On December 20, 2016, GGGI in collaboration with Idam Infrastructure Advisory Private Limited (Idam Infra) and CII Sohrabji Godrej Green Business Centre (CII GBC), organized a Capacity Building Workshop to share the experience and learnings from the development of a tariff framework to promote Waste Heat Recovery (WHR) in the Indian state of Karnataka. This workshop was part of GGGI’s ongoing project to design a preferential tariff for WHR based electricity plants in the cement industry.
The workshop, held in Bengaluru, was attended by eminent members of industries/associations, technology suppliers, and financial institutions. The workshop aimed to facilitate knowledge sharing from GGGI’s initiative to promote WHR and to engage and solicit inputs from various stakeholders on the relevant policy, statutory, and regulatory environment in the country. Detailed discussions were carried out on the process and the approach to determine a preferential tariff for WHR based electricity plants in the cement industry. The workshop deliberated on technical and operational aspects as well as the issues and challenges faced by the cement industry while implementing and operating WHR plants. The participants shared their experiences and expressed interest and willingness in replicating this exercise in their respective states.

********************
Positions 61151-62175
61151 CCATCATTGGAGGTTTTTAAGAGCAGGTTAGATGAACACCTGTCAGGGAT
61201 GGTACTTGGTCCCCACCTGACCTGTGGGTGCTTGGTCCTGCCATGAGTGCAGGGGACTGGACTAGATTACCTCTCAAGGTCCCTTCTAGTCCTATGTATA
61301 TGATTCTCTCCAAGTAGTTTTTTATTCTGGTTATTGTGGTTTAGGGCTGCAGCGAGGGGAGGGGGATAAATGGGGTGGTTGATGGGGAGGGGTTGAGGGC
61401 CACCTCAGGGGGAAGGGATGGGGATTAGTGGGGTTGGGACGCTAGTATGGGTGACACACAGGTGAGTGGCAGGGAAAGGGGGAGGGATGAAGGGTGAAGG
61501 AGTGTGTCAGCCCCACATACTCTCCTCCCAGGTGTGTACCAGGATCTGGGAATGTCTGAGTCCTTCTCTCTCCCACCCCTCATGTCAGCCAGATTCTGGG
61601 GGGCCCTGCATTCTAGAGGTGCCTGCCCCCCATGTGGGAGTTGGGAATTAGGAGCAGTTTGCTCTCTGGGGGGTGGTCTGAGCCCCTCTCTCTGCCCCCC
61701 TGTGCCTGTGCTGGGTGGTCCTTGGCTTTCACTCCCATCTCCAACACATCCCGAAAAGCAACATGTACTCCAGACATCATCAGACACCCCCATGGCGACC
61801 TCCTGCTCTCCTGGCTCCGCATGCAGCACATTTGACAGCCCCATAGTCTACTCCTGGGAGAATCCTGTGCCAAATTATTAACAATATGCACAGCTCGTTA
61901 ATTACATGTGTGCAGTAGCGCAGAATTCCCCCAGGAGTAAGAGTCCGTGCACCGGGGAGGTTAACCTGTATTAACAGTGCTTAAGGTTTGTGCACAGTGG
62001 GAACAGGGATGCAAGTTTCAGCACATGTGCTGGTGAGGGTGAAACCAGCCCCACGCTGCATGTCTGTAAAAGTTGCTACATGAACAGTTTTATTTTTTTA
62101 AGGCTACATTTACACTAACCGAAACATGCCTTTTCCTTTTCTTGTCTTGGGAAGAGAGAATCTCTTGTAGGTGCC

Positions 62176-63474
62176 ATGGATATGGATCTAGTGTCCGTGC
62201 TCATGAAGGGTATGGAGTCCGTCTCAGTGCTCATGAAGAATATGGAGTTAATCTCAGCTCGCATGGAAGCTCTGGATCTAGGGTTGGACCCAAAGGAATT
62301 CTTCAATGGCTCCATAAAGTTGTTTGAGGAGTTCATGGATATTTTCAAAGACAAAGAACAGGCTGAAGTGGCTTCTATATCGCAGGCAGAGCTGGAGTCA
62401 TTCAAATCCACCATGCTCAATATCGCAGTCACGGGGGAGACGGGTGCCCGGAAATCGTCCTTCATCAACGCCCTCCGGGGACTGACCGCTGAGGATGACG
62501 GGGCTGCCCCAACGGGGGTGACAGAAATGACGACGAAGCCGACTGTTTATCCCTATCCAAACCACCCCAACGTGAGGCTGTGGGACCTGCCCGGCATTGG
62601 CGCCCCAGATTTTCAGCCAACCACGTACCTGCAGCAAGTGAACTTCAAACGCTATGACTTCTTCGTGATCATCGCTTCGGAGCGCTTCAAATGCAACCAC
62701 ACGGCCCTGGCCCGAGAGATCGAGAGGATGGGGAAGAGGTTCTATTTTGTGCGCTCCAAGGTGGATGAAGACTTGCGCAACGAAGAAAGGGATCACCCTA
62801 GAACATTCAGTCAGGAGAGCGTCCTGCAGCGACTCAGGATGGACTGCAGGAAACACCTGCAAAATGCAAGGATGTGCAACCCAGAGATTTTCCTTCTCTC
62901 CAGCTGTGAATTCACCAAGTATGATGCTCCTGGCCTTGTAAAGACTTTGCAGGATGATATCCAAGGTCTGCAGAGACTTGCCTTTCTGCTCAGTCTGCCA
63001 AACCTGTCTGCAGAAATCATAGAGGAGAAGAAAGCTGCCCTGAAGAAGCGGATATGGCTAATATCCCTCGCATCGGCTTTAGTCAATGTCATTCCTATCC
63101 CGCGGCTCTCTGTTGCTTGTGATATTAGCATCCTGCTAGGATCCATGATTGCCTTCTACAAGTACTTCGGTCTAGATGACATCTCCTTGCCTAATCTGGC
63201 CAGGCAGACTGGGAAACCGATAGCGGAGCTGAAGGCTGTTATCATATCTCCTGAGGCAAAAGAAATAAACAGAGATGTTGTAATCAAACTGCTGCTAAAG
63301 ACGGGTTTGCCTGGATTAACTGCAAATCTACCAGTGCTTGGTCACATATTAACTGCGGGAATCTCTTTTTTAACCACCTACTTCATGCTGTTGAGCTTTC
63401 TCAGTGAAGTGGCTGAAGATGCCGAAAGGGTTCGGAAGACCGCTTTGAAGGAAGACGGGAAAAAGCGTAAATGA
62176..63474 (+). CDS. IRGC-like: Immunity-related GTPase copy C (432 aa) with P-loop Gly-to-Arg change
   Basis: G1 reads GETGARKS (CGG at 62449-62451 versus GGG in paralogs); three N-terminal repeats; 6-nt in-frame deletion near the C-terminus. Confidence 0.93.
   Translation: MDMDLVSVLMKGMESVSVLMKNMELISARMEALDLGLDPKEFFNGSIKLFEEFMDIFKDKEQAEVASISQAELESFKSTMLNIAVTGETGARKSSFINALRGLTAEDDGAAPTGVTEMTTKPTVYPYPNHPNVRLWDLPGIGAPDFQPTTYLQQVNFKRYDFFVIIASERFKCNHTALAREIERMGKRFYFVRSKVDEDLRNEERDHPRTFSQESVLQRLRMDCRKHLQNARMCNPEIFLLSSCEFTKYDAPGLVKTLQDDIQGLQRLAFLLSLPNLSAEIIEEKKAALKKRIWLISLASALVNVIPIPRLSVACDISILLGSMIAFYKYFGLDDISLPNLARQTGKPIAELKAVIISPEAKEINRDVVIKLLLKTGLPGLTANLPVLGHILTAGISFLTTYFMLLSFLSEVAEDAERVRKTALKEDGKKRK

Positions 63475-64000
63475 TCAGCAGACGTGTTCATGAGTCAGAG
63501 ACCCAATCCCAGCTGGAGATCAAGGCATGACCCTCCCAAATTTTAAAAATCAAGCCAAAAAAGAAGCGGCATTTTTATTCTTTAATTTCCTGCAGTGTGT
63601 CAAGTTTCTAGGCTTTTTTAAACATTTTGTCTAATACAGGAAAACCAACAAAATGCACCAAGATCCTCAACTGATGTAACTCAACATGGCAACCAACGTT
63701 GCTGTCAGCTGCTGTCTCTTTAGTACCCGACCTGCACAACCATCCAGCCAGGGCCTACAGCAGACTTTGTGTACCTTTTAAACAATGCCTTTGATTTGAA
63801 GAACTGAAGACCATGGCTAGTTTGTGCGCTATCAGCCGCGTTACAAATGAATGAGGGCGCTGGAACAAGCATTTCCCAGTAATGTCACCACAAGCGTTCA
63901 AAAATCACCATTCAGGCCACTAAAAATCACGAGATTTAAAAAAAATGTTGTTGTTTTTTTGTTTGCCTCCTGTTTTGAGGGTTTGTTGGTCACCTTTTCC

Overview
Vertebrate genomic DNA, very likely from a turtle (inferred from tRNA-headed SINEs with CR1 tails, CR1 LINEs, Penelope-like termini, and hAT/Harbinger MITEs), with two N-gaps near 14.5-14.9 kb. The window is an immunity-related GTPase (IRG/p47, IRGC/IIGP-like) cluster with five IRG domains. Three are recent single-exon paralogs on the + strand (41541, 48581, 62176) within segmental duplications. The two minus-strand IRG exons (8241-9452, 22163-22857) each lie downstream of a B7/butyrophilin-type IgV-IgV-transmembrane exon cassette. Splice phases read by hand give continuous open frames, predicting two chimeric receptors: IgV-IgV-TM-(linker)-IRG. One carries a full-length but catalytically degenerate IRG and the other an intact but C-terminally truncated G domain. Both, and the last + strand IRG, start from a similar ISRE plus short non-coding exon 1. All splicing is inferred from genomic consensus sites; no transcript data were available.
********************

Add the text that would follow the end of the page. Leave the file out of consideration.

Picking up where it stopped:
GGGI gave a detailed presentation providing an overview of the project while CII GBC and Idam Infra shared their technical and regulatory experiences from the initiative. The workshop also saw presentations from technology suppliers and representatives from cement industry who have installed WHR in their plants.
According to the Green Growth Strategy developed by GGGI, the industrial sector in the state of Karnataka is a dominant electricity consumer, with cement, iron, and steel plants accounting for almost 40% of the total industrial electricity demand. The Green Growth Strategy identified WHR as an important energy efficiency measure in the industrial sector in Karnataka. As per GGGI’s estimates, there is an immediate potential for deploying over 80 MW of WHR capacity in Karnataka’s cement industries adding to $100 million investment in the state, as well as a long-term potential of 500 MW (by 2030).
In this context, GGGI worked with the cement industry in the state to facilitate the determination of a suitable tariff, as well as the development of a tariff petition draft which, if implemented, can facilitate long-term Power Purchase Agreements (PPAs) with utilities. This can help the cement industry to secure project finance from banks and other financial institutions for installing WHR systems in their plants. The state electricity regulator, Karnataka Electricity Regulatory Commission (KERC), which hears and adjudicates such petitions, is fully committed to support the initiative.